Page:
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Doubts cast on US govt Prism snooping program

Initial reports were incorrect when they claimed the US government had direct access to tech companies' servers, according to a report.

Details of top secret US government program Prism became public this week. The program supposedly gave the National Security Agency (NSA) a hotline to tech companies, letting it gather users' emails, audio, and video files. Several of the companies mentioned in the allegations -- including Facebook, Google and Apple -- have since denied all knowledge of the sccheme.

So what's going on? According to our US cousins at CNET, reports the NSA had direct access to companies' servers are incorrect. It all comes down to a misreading of a leaked PowerPoint document, according to a "former government official who is intimately familiar with this process of data acquisition".

According to them, "it's not as described in the histrionics in the Washington Post or the Guardian [two papers with early reports of Prism]. None of it's true. It's a very formalised legal process that companies are obliged to do." It's similar to how the police request information in criminal investigations, the source says.

The Washington Post changed its original report on Prism, dropping the claim that Silicon Valley firms "participate knowingly". 

But that's not to say nothing of the sort is going on. One surveillance scheme did purloin customers' phone records from the network Verizon, and Washington officials confirmed it. But James Clapper, director of national intelligence, said in a statement that the Guardian and Post articles about Prism "contain numerous inaccuracies".

In a Facebook post responding to the "outrageous press reports about Prism", Mark Zuckerberg wrote the social network "is not and never has been part of any program to give the US or any other government direct access to our servers. We have never received a blanket request or court order from any government agency asking for information or metadata in bulk, like the one Verizon reportedly received. And if we did, we would fight in aggressively. We hadn't even heard of Prism before yesterday."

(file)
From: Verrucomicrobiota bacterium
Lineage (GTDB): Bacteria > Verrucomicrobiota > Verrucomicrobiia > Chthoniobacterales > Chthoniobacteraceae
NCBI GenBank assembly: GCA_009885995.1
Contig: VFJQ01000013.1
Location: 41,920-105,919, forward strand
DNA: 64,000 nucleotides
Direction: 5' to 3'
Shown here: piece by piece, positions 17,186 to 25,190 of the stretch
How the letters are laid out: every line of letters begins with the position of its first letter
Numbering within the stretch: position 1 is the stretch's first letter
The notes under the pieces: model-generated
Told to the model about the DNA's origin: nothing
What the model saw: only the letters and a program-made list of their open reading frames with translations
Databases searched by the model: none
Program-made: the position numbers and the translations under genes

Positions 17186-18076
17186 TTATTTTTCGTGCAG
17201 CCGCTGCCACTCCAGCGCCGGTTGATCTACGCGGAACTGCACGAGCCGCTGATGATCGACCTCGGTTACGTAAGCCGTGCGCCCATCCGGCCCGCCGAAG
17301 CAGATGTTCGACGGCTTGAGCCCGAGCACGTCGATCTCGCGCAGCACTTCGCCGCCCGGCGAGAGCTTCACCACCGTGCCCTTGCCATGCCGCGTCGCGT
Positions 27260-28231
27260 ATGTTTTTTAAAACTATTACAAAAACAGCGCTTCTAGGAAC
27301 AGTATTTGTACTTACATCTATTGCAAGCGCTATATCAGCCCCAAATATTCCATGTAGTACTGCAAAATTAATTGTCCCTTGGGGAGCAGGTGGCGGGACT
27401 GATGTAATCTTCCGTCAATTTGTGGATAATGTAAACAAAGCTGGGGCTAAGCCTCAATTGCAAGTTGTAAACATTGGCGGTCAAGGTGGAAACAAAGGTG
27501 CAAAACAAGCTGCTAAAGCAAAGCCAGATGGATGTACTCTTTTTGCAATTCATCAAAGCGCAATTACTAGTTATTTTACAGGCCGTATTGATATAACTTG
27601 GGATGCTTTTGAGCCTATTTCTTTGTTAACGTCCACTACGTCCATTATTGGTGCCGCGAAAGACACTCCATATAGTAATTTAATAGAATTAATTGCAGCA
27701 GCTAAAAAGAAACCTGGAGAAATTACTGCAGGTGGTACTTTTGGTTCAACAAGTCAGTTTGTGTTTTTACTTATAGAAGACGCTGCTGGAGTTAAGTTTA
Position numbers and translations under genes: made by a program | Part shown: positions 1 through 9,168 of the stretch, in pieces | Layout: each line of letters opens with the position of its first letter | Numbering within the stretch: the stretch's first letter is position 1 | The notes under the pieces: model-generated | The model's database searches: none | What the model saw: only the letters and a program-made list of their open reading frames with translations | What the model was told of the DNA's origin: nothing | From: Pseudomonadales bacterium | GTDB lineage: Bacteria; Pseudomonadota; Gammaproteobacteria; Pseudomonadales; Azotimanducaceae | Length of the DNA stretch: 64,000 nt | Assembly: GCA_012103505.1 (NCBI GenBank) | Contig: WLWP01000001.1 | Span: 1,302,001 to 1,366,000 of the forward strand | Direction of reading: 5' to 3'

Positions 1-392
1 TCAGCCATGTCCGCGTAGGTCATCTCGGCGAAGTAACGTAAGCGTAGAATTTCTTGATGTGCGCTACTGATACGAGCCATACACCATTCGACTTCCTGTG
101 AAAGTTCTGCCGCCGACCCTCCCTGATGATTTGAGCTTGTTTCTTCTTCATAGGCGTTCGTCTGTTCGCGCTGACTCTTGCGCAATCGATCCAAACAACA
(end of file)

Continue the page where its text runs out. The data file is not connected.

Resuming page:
Google echoed similar sentiments. In a blog post entitled "What the…?", Larry Page, CEO, and David Drummond, chief legal officer, wrote that "we have not joined any program that would give the US government -- or any other government -- direct access to our servers. Indeed, the US government does not have direct access or a 'back door' to the information stored in our data centres." The company said it too hadn't heard about Prism until yesterday.

Apple's statement reads: "We do not provide any government agency with direct access to our servers, and any government agency requesting customer data must get a court order."

Microsoft, Yahoo, Dropbox and AOL all issued similar statements.

Are you worried about the prospect of governments spying on us online? Or is it all a lot of fuss about nothing? Let me know in the comments, or on Facebook.